There was an article in the Daily Mail recently about a young girl kicking up a fuss with regard to the gender-bias in Clarks’ girls’ shoes. In similar yet contrasting ranges for boys and girls, a dinosaur motif was part of the boys’ range, where the girls’ equivalent was a butterfly motif. Said girl railed against the sexism of the industry and demanded that dinosaurs should be made available for girls too. There has been a PC movement of late to get stores to stop labelling and targetting toys specifically to boys and girls - arguing that toys should be unisex, and boys should be allowed to play with dolls, just as girls should be allowed to play with cars. The fact is though that effective marketing can only work with direct targeting of tropes and stereotypes. If you poll 100 girls and 100 boys, you will of course find some overlap, and some girls who favour cars over dolls and boys who do the vice versa, yet there will also be a median or majority value too - whereby most favour one over the other. Lego was criticised when it introduced its ’Friends’ range specifically for girls a few years ago. Yet the unassailable truth is that the ’Friends’ range has quadrupled Lego sales to the female gender. Lego is not prohibiting or limiting the sale of anything, but there will almost always be a degree of favouritism shown by one particular segment of consumers, and thus marketeers will logically target that segment. You need to consider manufacturing costs, stock levels etc. in how practically one can support gender neutrality as part of a total business solution. The truth is that sterotypes will likely typically prevail, and unisex / agender -specific items will always be an addition to the range, and most likely in minority supply.


When defining ’Agender’ clothing, there are a number of factors that need to be overcome. None more signficant than the typical major difference in shape between men’s and women’s bodies, and the need therefore for garments to be less fitted, and more accommodating of different shapes. The cuts need to be more flowing and straighter than those directly targeted at the individual genders (a greater use of elastic). We also have a signficant discrepancy with sizing - not just in the way that you have Women’s sizes determined on a 1 to 20+ scale, yet men’s sizes are usually defined on the S/M/L/XL scale. Even when similar measurement metrics are employed, the male and female numbers usually denote different sizes. For footwear, a women’s size 10 is roughly equal to a men’s size 8 for most scales. Only the universal European scale has the same values for the same numbers. I have often wondered how purple came to be defined as a woman’s colour? Pink / fuscia I can kind of understand, although currently there does not really seem to be any lasting taboo with any colour for any occasion of wear. Yet if you are buying sportswear, it seems that nearly all purple trainers are designed for female consumption - what would Prince say?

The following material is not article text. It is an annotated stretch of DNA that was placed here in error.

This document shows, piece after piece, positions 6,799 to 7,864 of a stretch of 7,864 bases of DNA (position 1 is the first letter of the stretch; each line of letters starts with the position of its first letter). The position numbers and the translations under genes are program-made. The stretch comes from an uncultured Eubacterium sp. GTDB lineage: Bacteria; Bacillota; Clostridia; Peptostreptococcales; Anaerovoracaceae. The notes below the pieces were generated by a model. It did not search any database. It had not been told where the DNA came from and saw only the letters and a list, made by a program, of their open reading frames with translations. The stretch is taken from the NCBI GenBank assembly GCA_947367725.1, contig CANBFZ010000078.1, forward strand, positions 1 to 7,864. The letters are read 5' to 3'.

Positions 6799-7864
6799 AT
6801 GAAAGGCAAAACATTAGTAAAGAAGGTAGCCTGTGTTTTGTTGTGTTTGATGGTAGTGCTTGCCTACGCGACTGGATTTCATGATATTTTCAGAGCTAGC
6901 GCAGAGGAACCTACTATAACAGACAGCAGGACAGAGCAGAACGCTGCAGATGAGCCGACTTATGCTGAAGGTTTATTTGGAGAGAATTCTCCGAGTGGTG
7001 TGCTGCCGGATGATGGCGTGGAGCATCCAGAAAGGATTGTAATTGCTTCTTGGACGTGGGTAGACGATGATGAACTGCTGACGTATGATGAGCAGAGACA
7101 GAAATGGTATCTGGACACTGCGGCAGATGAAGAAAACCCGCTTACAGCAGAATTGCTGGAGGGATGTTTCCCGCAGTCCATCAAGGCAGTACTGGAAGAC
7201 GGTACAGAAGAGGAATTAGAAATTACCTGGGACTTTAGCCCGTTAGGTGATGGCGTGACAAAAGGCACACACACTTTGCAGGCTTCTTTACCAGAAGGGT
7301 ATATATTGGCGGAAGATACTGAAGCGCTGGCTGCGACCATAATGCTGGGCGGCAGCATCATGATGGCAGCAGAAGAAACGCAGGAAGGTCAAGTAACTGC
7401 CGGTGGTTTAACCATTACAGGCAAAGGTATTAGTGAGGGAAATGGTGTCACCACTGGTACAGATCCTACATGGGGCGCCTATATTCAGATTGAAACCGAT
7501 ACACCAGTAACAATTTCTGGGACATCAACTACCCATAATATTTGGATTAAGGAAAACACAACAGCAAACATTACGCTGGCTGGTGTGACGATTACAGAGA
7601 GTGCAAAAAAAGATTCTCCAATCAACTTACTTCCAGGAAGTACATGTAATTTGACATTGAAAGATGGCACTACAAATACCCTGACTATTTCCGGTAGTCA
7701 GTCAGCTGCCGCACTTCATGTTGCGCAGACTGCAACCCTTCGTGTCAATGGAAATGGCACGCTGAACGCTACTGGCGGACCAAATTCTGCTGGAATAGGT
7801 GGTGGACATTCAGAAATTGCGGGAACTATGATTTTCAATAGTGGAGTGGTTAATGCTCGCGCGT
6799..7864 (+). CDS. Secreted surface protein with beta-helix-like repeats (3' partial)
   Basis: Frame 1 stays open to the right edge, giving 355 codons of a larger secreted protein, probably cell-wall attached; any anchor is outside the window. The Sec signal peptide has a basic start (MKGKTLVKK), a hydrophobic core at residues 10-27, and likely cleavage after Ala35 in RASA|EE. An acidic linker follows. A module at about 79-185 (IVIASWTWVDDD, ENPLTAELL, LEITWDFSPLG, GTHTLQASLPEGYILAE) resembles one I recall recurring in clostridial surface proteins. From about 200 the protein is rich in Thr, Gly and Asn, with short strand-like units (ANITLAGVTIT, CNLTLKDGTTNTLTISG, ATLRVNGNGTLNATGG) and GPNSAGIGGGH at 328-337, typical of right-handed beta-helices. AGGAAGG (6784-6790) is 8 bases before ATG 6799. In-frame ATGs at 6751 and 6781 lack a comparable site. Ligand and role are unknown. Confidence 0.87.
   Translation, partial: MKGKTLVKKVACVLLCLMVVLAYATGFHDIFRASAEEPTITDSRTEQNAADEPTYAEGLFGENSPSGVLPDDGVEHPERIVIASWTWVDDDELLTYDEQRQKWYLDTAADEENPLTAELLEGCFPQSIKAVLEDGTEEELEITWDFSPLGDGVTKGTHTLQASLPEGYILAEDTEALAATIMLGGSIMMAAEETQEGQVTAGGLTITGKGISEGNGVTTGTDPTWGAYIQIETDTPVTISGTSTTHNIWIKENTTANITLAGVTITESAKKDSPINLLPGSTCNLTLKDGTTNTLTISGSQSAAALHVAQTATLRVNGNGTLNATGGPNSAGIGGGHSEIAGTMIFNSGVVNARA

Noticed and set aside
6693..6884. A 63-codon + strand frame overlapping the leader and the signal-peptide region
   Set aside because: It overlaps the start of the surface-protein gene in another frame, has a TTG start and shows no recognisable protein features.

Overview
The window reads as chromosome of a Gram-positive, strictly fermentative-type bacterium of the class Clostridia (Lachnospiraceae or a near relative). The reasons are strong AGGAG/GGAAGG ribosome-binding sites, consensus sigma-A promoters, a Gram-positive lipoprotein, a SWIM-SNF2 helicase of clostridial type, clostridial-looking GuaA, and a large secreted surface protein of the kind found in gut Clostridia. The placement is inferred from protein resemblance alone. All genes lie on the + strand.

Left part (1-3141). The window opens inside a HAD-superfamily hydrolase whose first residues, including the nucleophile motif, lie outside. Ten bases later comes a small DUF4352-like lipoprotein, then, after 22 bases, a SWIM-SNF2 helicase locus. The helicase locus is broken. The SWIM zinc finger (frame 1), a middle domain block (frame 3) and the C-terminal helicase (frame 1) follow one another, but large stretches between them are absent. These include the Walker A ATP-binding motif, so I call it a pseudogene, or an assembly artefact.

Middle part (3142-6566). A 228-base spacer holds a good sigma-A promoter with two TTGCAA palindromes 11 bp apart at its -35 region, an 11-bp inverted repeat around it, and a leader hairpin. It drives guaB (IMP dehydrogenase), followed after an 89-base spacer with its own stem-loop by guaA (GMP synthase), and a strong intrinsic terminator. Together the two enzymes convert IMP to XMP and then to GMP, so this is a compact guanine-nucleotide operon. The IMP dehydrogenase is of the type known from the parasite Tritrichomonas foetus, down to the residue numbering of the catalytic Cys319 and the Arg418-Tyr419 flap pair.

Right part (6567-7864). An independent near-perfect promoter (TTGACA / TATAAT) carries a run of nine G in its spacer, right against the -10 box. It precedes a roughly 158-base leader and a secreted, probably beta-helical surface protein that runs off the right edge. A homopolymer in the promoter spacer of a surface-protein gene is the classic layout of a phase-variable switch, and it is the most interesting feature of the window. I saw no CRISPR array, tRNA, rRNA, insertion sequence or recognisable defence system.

I have always loved the challenging of stereotypes, and am much in favour of people wearing anything they want to wear. There is still a stigma of a man wearing a lacy / frilly dress - still the route of much comedy from Monty Python, through Benny Hill and Kenny Everett to Little Britain. While you would never find me in a frilly dress (excepting fancy-dress parties), there have been various items of clothing I have liked in the past which were not made available to me per se. I love the fact that agendered clothing exists, but understand fully that this will always be beset by a number of compromises. In contemporary fashion, it has alwayws been streetwear that has been the most harmonised between genders. Footwear is now totally dominated by the designer trainer - popularised by French designer Isabel Marant more than 5 years ago - the ridiculously expensive Giuseppe Zanotti trainers owe much of their success to Marant - note also that the majority of Christian Louboutin’s range is now composed of pricey trainers. We also have the current popularity of the jogger / jogging bottoms - a hit with both genders and further evolved by Diesel into their JoggJeans range. Your typical streetwear wardrobe of hoodies + joggers + designer trainers is pretty much the eptiome of contemporary agender wear - however intentional or not ...